Tuesday, September 29, 2009

Some favorite vids from youtube!

If you've never seen a speed racking horse, this one is the grand daddy of them all. I smile everytime I watch this one!

I dont condone bull fighting. This horse though, is fantastic in athletisism and expression.

Interesting.....wish they where both smiling! It is a very nice looking akhel teke (I can't help but think about monte python busting out somewhere in the video) The canter "ariers" (backwards) is a noble quest!

pas de duex, with some really nice moments , but the best part about it is the fun!

Monday, September 21, 2009

play time with ponies

Fun! Fun! Fun today! Boo and I started off with some liberty stuff, basically hanging out for a brushing in the big field while Cuervo ate hay nearby...that is challenging for a big gal who hoovers hay like a tornado from the movie twister. Not to mention "moi" has been very lax in that department, letting her eat her breaky while I groom....bad mommy bad mommy! anyhow, she was very excited to be picked first for once and so I thought why not. There where a few walk off attempts but she went smoothly into a back up when I called and backed right up under my brush! grin. So cute! Of course I couldn't resist and made the beeping noise that trucks use when they are backing up. Hey, if you ever have been up close to the big Boo you know what it looks like when that big bohunk is coming your way. It begs for that beeping noise.....

We progressed to some WESN (no lead rope) and while the canter departs where no where to be seen today her stops where very nice. She seems a bit creaky to me here, I'm wondering if 14 years old is the magic number to start with cortaflex. It helped Zee so much.... hmmm,I digress. We where having some nice praise time when Cuervo decided if pets where being doled out, he was going to get his...So much for the hay keeping him busy.(grin) Anyway we all had a great time leading at liberty ( one on each side) even through the "trot to stops". Then, pushing my luck, I tried for a canter to stop, and , well... the horses won that foot race and Boo for giggles decided Cuervo was not going to horn in on her time. So he got the hoof and I had to call Boo back into position,park her and then call Cuervy back. Since I'm still a bit icky from what ever I ate two days ago that whipped my butt. So bridle work was my next thought. Nice slow, bridle work in control, on the ground.....Boo had great self carriage from the gecko( that's" from the get- go" in Rog speak...wink wink) So we did some lateral work and just as I thought the hips trailed both directions. Since canter departs did not exist today I figured the hips would be "broken". So on that note, we worked on some disengaging the hips both sides via Hip shoulder shoulder and some backing with disengage thrown in the mix to speed up the backing and viola, hips came on line and we had one really nice depart to the left ...Goody, big pets and she was done for the day! Of course after all the love there was a bee line to the hay pile, it is Boo after all. Cuervo then got a little liberty leading fun with the addition of a nice little ditch jump compliments of the ten inches of rain we had last week. He was more than happy to jump it with me or after me, but the real challenge for him was to do it without me...mission accomplished on the third try! He is soooo precious. Anyhow I was getting woozy so had to call it quits but we had nice "trot to stops" all the way to the barn for a cookie. I love my ponies and am getting so spoiled being able to focus on only them for once!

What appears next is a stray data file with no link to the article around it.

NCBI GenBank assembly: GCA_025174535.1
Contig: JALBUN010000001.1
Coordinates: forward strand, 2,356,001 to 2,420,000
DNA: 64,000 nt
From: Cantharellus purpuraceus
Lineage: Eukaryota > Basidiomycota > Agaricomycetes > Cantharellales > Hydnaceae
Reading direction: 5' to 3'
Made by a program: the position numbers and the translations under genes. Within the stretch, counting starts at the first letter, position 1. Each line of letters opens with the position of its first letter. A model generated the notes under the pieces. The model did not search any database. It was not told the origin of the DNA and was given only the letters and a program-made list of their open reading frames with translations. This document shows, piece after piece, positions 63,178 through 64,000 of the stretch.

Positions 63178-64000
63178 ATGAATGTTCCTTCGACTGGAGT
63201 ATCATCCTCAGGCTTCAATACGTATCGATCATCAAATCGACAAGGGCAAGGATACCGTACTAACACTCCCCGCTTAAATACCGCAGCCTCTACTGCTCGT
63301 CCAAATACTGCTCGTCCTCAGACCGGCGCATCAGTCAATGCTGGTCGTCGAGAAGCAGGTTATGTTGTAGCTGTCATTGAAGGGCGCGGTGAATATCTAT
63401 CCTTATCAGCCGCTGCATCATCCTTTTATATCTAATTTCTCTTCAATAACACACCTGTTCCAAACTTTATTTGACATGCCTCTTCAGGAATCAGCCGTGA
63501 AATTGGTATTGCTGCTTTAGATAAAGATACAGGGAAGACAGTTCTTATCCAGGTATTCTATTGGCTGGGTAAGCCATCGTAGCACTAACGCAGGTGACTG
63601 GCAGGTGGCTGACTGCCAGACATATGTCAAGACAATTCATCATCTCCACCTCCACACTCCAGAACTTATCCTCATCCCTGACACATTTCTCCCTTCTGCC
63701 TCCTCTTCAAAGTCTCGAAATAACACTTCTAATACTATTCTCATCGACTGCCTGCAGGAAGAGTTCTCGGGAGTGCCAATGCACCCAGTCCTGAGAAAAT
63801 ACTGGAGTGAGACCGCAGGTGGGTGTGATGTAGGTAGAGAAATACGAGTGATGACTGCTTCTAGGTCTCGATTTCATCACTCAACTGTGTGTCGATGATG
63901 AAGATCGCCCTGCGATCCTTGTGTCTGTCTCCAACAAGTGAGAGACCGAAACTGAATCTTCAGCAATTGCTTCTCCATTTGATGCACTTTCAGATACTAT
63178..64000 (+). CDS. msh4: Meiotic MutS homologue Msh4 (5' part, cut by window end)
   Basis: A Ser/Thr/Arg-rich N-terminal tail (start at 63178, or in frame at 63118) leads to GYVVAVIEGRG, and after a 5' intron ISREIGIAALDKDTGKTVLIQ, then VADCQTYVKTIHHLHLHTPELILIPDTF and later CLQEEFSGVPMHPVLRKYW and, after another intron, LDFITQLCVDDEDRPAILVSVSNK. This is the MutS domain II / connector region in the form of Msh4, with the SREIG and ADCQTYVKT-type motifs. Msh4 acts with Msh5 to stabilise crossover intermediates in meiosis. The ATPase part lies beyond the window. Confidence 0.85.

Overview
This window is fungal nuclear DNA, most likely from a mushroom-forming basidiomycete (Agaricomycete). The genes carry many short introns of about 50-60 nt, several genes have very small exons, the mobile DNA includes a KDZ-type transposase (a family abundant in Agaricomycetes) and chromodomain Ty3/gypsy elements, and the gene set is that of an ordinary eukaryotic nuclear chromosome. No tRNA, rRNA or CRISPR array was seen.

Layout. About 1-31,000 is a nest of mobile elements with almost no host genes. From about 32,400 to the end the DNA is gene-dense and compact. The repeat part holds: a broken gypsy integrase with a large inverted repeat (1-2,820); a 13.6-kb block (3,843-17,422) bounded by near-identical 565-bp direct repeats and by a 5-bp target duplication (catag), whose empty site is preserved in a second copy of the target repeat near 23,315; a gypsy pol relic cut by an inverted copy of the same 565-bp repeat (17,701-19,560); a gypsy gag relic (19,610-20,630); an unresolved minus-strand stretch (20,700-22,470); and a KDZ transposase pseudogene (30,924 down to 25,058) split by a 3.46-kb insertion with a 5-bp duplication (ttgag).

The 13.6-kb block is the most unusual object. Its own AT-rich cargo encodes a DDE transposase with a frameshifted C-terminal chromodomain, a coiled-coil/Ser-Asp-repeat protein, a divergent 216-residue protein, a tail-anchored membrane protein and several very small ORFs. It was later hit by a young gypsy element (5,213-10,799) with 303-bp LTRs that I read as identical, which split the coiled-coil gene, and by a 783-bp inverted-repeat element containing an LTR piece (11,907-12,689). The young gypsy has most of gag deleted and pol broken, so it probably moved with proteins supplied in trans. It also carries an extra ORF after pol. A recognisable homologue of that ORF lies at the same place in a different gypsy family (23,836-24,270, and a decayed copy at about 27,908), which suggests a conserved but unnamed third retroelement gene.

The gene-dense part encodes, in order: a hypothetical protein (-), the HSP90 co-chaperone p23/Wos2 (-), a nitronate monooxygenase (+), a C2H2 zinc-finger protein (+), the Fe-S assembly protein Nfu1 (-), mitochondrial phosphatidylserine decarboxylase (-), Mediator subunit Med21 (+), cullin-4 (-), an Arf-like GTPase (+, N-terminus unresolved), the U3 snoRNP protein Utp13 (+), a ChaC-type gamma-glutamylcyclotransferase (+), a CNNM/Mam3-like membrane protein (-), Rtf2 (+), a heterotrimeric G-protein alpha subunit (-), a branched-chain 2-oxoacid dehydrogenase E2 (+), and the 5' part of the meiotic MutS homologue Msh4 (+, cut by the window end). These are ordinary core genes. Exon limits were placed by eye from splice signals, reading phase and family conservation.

Tuesday, September 15, 2009

The skinny on beet pulp

I was really surprised how much our trip across the country took its toll on both horses. Not that I was silly enough to believe that it wouldn't adversely affect them but in my previous travels with ponies, we didn't see the kind of weight loss that Cuervo( sweet boy) showed. He actually started to loose weight when we arrived. Now I'm no alarmist, but when I can see the shadows of his rib bones on his coat from the kitchen window, well, I freak out. So I start out kinda slow giving him more grazing time, adding 1/3 more hay to the piles I'm throwing, etc etc...nothing was happening...well that's not true Boo was gaining weight...grin. Anyway after weighing and throwing out several options I decided on fat first as a "quick" weight gain tool. Oil was going to be to dicey in this climate. Even if it didn't go rancid in the bottle, his dish would be a nightmare to keep clean with out a good dish washing twice a day, to inconvenient ( and to hard to explain to pet sitters. One must think ahead.) So a stabilized rice bran pellet by Nutrena was the winner! After reading the label and consulting with a Nutrena rep. on line, I began with only a 1/2 cup of the product twice a day. Like all fats, it could cause diarrhea. Not something I wanted to risk with an underweight horse. As I worked my way through two and a half weeks of this gradual increase, I was not noticing any change. He looked stringy and bony, his neck was shrinking and he was leaving hay in his stall. Darn it! So back to research my options. I was still increasing the fat, but wanted more weight gain from fiber and since neither seemed to be drinking like they used to in CA, I figured I would up the beet pulp I had always used t0 sweeten their buckets. I remember it being used back in Maryland to help hard keepers maintain weight, and to get more water into the horses in the winter. Nothing like a steamy warm bucket of beet pulp and bran to warm a tumtum when its blowing snow outside. What I wanted to know was why this was. Well turns out, beet pulp is some pretty cool stuff! A by product of the sugar beet industry(its what is left after the sugar is removed from the beet, to be used in all manner of sweetening in prepared foods) Beet pulp has fiber on par with most types of forage, protein that hovers around 8 percent, low in starch, high in calcium,low in phosphorous(6:1 ratio) and can safely replace 25% of a horses hay ration pound per pound. Neat huh? Now its not with out its detractors, horses prone to bladder stones should avoid the stuff due to the high calcium and balancing the calcium to phosphorous ratio in the ration can be a challenge because of the calcium as well. This dually noted,I increased the beet pulp and fat in equal levels. Cuervo actually drools for his bucket and is putting back the weight he lost in the move. His energy is back up, is coat is glossy, and he is far less dehydrated than he was a month ago. I soak the stuff for half a day before feeding it to optimise the water content, but according to the research I read, soaking is optional. In fact, its been used in sweet feeds for years unsoaked. If your horse bolts his food, the threat of choke is very real with a product as dry as this, but as far as it expanding in your horses stomach and causing colic, this is unsubstantiated. I like to keep my horses diet as natural as possible, forage,vitamins,salt and unprocessed grain (for nummy factor! ;0)) Beet pulp fits right into that philosophy for me, with wonderful results.